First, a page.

Friends gather at a wedding, but the celebration is shattered by terrifying apocalyptic events forcing them to examine life, love and faith as they must choose between redemption and survival.
Director Casey La Scala, along with co-writer Chris Dowling, bring horror to faith-based features in their latest offering, The Remaining. The film tackles the apocalypse after the coming of the rapture, the end of the world from a biblical perspective. While that is not a new concept, La Scala and Dowling manage to keep the terrifying elements intact while lacing the film with more preachy moments of faith, God and religion. It never gets too heavy handed allowing the horrific moments of death and destruction remain visceral with gruesome impact even if it does get watered down quite a bit. The cast is strong drawing the audience into their relationships and plight while the script focuses on a small group of friends who survive the initial event as they first try to piece together what is happening then, ultimately, determine how they must deal with the enormity of it all. Part disaster flick, part horror movie and part religious exposition, The Remaining is a decent and entertaining entry into the end-of-the-world collection of movies.
A group of long-time friends and family gather at the wedding of the “adorable” young couple Dan (Bryan Dechart) and Skylar (Alexa Vega) only to begin questioning their own decisions in life as their friends begin a new chapter in theirs. Tommy (Johnny Pacar) regrets never sharing his lover for Allison (Italia Ricci) whom is struggling to keep her relationship with Jack (Shaun Sipos) in perspective. Not long after the couple share their first dance as husband and wife many of those around them suddenly drop dead, their eyes glazed over white. The earth shakes, the skies rain down and mysterious trumpets blare. The group race from the chapel into the streets looking for Allison who left alone not long before the horror began. The film follows the group as they encounter other survivors, more supernatural threats including giant hail storms and terrifying flying creatures. Once they reunite and conclude what everyone is thinking, they begin to realize their faith is being tested in a major way – they must make a choice.
For many fans, mixing horror and theology is something best left to fantasy. Many consider it to be akin to marrying church and state in politics. But religion plays into a lot of horror films as heaven and hell and death are the basis of many fears in human psychology. Look at The Exorcist, The Omen and similar films of possession or the devil walking the Earth. Even in 2014, films tackle this subject of horror and religion: Deliver Us From Evil and The Devil’s Due are only two of them. Where the film falters in its position and message is 1) it glosses over its own ideas and 2) it never positions its ideals in enough contention for a strong conflict of good versus evil or monotheism versus atheism; the film is too lopsided for the nature of its origin as a faith-based film to be fully interesting. Even so, the film is quickly paced and exciting along the way. Unfortunately the root conflict is reduced to “when will they” instead of a more involving “why would they.”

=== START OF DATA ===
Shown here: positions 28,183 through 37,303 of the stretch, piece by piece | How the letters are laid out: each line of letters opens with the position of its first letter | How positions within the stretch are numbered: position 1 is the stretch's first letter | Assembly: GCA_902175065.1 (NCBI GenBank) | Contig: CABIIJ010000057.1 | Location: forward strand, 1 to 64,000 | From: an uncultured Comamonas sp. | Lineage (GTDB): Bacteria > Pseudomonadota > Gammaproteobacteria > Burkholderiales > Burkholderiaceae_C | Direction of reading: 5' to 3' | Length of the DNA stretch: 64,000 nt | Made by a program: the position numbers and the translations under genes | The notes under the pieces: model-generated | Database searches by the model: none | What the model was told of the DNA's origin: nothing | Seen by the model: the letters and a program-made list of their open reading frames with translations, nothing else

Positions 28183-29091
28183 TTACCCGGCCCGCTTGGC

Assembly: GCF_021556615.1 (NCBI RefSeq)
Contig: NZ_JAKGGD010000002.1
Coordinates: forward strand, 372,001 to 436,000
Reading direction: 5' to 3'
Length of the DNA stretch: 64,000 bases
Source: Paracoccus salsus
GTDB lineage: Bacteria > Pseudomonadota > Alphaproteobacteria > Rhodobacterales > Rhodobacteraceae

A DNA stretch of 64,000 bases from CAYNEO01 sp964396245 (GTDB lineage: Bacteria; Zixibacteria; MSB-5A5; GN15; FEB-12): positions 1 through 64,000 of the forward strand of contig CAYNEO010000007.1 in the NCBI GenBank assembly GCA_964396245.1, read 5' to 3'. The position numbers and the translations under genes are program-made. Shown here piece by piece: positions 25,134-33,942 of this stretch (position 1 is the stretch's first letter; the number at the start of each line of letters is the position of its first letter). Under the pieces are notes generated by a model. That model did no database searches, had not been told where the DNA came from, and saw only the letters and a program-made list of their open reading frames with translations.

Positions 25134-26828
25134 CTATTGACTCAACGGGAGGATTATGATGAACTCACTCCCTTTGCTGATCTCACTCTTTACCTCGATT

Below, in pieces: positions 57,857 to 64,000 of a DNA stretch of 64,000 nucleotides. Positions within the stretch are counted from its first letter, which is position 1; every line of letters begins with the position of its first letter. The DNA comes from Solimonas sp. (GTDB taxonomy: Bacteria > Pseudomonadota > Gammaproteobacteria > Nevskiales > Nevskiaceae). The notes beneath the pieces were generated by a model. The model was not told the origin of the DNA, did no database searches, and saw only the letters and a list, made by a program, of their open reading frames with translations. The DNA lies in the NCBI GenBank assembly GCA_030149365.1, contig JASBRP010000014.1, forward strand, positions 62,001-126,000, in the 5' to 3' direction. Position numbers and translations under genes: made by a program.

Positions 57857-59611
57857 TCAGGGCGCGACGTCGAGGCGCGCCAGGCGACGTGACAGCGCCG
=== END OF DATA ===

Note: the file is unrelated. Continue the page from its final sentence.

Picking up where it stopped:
The cast of young adult is strong and appealing, perfect for the intended audience. Alexa Vega is likely the most recognizable having matured from her days as Carmen Cortex in Robert Rodriguez’ Spy Kids films or from her more recent films such as Machete Kills and Repo! The Genetic Opera. She is marvelous in The Remaining as the bride who quickly realizes the bigger picture struggling to convince her friends of the truth that surrounds them. She is entirely believable in all cases. Liz E. Morgan makes an impressive outsider as Sam, a young survivor who joins the group in search of their friends. She brings a needed outside looking in view of the group of friends. Johnny Pacar, Shaun Sipos and Bryan Dechart are each solid in their roles far less annoying than many similar films with a young cast. John Pyper-Gerguson’s turn as Pastor Shay proves far more interesting than the script provides time for him. His realization of how he failed not only his congregation, but his family and himself in never fully believing in quite intriguing.
The effects found in The Remaining reveal the budget of the film. While grand in scope, earthquakes, storms, airplanes crashing to the ground, creatures flying around and the ilk, the culmination of everything included compare more to a movie-of-the-week tone than that to other similar films such as Into the Storm. Regardless, the effects remain rather effective mostly due to the deft handling of their presentation by the director, Cases La Scala. He manages to show just enough to sell the event before pulling the camera away or shifting focus to a character’s reaction. The initial event where dozens of wedding guests fall to the floor, their eyes turned white, is eerily effective and well done. The scene in the basement of the church where the forces of the night are after the pastor is also tense and better than expected.
The Remaining is a well crafted rapture film which manages to keep its tone in control by focusing on its core group of characters. It allows their plight to supersede the larger world changing events that surround them in a satisfying and entertaining manner. While the film often stumbles over itself, its own limitations and its message, the end result is a creative take on the end of the world. Even when it gets preachy with its message and theology, The Remaining keeps the proceedings well balanced allowing a wider audience to appreciate the film. A little more conflict, a little more challenging approach to the core ideals, a little more personal consequence would have gone a long way; as is, the film is ofter watered down and less cinematic as it could have been.
2.5 out 5
The Remaining is now available on bluray per Sony Pictures